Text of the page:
Recently, my friend and I were talking over the phone about the anti-Asian violence that has been taking place in the United States. As a first-generation Filipino Canadian woman, my friend was particularly worried for elders and women in her community who are seen as easy targets for violent racist attacks.
But that’s not the only thing she was worried about:
“I am dreading the messages and phone calls that are bound to come in any minute. The mental health check-ins, asking me if I am OK after what happened in Atlanta. I mean the violence did affect me as a person, but it did not affect me personally.”
People who she had gone to school with, people she had not talked to in years were sending messages asking if she was OK. And while we both agree that mental health check-ins are important, there have to be other things people can do to be responsible citizens.
As a researcher engaged in work related to gender studies and criminal law, with an interest in governance and regulation, I wonder how mental health discourses are employed in the aftermath of racist violence.
An exercise in governmentality
These mental health check-ins are an exercise in governmentality. Governmentality is what French philosopher Michel Foucault compared to the “art of government”: it acknowledges that governance is not limited to the acts or decisions of a government alone, and that as a population, we govern each other as well.
An example of governmentality can be something as mundane as a professional dress code. If you were to show up at a formal event wearing ripped jeans and a tank top, other guests would likely give you a disapproving look. And while you have not broken the law, you have broken some code of conduct. It would not come as a surprise if you were asked to change into formal wear and come back.
There are three things that happened in the above example: there are rules you must follow; if you don’t follow the rules, you have done something wrong; the people who follow the rules are keeping you in line by ensuring you do as they do.
These elements can be applied to mental health check-ins as well.
Governmentality and mental health check-ins
As a South Asian woman, I can put myself in the shoes of a well-meaning ally and check in on my friends. I have seen the numerous posts on social media about how we must do mental health check-ins.
So I listen, scroll through my contacts, friend lists and send the text:
“Hey, I heard about what happened in Atlanta. I am so sorry. If you need to talk to someone about it, I’m here, OK?”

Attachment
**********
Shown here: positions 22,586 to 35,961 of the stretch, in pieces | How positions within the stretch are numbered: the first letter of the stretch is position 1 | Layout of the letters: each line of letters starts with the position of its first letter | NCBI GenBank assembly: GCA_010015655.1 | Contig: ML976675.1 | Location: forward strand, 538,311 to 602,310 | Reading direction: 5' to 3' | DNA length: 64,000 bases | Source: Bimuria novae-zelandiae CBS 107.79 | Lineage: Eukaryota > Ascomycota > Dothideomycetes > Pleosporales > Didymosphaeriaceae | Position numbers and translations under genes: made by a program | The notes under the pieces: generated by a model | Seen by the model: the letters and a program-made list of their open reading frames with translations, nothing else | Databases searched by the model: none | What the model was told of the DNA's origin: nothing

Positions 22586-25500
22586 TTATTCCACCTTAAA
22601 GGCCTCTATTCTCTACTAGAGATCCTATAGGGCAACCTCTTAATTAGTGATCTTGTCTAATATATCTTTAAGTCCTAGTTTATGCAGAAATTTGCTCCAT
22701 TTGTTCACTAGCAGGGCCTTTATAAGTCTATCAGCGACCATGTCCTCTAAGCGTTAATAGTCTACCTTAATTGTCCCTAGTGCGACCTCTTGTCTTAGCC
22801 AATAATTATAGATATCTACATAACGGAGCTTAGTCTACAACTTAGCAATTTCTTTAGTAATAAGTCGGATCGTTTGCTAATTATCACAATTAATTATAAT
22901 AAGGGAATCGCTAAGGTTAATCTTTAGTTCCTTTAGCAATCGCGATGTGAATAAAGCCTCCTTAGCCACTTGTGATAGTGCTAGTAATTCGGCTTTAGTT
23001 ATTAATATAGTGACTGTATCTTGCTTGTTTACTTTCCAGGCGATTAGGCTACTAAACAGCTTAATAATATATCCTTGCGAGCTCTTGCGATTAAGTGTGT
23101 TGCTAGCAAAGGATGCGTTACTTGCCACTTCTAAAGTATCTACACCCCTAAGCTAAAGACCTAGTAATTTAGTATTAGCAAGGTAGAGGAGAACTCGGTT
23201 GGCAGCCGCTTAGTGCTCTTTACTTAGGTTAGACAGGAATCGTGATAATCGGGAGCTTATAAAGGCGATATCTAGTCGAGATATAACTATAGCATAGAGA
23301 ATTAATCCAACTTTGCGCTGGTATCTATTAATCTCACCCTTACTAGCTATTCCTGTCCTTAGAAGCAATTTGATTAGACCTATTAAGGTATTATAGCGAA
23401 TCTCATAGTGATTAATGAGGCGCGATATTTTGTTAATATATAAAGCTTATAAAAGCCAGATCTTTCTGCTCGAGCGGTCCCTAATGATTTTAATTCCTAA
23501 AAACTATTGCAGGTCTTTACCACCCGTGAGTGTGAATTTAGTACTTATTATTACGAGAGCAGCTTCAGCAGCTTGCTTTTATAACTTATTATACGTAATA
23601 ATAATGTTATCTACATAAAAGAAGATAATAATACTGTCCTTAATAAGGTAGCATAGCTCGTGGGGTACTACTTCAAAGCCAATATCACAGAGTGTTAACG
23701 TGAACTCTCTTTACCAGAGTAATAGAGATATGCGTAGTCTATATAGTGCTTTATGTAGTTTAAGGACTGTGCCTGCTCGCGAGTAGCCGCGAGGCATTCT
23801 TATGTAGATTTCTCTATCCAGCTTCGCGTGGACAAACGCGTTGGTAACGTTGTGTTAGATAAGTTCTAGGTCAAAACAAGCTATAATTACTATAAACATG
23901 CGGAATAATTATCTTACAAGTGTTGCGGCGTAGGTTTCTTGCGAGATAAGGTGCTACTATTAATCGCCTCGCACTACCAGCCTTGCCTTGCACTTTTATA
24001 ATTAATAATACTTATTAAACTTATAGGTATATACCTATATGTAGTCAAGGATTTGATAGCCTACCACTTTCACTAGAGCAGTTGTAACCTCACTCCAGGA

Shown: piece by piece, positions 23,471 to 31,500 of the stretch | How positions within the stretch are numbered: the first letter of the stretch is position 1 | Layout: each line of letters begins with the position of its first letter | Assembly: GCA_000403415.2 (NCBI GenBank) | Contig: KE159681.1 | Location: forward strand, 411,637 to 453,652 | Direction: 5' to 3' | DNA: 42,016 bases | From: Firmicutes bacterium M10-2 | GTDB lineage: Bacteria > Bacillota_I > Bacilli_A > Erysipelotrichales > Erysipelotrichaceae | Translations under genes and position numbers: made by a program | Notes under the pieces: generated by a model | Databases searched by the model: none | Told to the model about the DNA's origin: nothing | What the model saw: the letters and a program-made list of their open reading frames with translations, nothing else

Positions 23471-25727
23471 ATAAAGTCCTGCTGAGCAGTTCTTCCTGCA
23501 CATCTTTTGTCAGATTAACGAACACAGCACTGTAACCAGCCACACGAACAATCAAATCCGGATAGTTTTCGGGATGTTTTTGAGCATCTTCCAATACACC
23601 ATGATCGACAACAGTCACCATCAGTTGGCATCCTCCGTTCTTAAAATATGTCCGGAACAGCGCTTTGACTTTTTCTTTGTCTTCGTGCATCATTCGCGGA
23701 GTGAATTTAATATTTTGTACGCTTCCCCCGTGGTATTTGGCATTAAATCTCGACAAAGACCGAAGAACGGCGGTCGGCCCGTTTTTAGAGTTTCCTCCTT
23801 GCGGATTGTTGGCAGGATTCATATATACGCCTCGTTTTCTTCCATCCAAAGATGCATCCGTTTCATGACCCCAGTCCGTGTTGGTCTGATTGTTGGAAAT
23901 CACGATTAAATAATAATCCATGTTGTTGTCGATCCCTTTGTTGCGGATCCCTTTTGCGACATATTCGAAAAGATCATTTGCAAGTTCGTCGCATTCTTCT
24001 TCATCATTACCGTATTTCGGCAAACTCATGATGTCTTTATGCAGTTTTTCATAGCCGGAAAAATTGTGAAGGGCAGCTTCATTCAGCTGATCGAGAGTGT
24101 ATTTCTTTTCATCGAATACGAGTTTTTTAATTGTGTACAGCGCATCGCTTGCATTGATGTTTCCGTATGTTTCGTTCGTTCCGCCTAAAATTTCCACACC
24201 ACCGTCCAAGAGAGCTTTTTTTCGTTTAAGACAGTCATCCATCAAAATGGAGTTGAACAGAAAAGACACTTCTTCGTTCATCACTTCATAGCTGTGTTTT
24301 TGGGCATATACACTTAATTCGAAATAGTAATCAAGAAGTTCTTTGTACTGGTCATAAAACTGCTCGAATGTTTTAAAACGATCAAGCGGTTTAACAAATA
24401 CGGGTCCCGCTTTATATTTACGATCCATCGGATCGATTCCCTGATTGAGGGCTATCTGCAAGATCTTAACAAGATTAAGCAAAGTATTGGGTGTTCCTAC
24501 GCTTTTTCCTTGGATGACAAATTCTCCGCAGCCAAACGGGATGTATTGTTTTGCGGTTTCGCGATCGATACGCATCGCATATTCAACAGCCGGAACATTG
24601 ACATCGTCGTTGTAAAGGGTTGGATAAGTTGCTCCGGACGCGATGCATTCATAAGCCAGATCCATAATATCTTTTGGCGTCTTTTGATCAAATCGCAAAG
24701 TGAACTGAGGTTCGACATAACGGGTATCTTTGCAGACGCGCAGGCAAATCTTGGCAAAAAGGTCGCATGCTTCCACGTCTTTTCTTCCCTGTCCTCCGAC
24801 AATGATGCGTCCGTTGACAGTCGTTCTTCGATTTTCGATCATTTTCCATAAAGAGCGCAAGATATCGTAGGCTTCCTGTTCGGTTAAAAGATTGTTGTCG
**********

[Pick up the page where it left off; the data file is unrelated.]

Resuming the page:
My work as a good ally is done, I go about my day with a sense of accomplishment — but should I?
This is governance. We do what we tell each other we are supposed to do. And this is where most people think their work as a good ally and responsible citizen is over, but it isn’t.
Stiking a balance between mental health and justice
The U.S., like many colonial-era countries, has a long history of racial violence against Asian people. The #StopAsianHate movement is about more than a mass shooting; it is about demanding accountability in the face of white supremacy and hatred.
Thanks to political leaders like former U.S. president Donald Trump, who racialized COVID-19, Asian people have been attacked, abused and murdered. The objectification of Asian women in entertainment media has also contributed to the anti-Asian violence we’re witnessing today.
Studies suggest that poor mental health among racial minorities is closely linked with their negative experiences related to racism. Saying that we need to talk about mental health without addressing systemic racism and white supremacy is futile.
Check in and demand better
So what can one do if mental health check-ins are not enough?
Agitate and demand better policies. Facilitate healing for Asian communities without interjecting yourself in the process. Donate to, or volunteer with organizations that are working on the ground to help those affected.
Keeping in mind that you can always do more, do check in with your Asian friends. Because mental health is important, and so is justice.
Diksha Kale does not work for, consult, own shares in or receive funding from any company or organisation that would benefit from this article, and has disclosed no relevant affiliations beyond their academic appointment.
Read the full article here.
This content was originally published by The Conversation. Original publishers retain all rights. It appears here for a limited time before automated archiving.By The Conversation